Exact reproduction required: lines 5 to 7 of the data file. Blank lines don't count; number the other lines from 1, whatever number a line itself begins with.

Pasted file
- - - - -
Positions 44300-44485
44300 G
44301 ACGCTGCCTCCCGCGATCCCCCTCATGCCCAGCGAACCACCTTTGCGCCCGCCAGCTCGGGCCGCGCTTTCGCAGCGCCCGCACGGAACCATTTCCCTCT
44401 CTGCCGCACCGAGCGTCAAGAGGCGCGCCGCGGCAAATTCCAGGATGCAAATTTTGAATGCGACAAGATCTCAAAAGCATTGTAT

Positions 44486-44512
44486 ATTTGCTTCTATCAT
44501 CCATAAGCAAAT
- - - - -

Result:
Positions 44486-44512
44486 ATTTGCTTCTATCAT
44501 CCATAAGCAAAT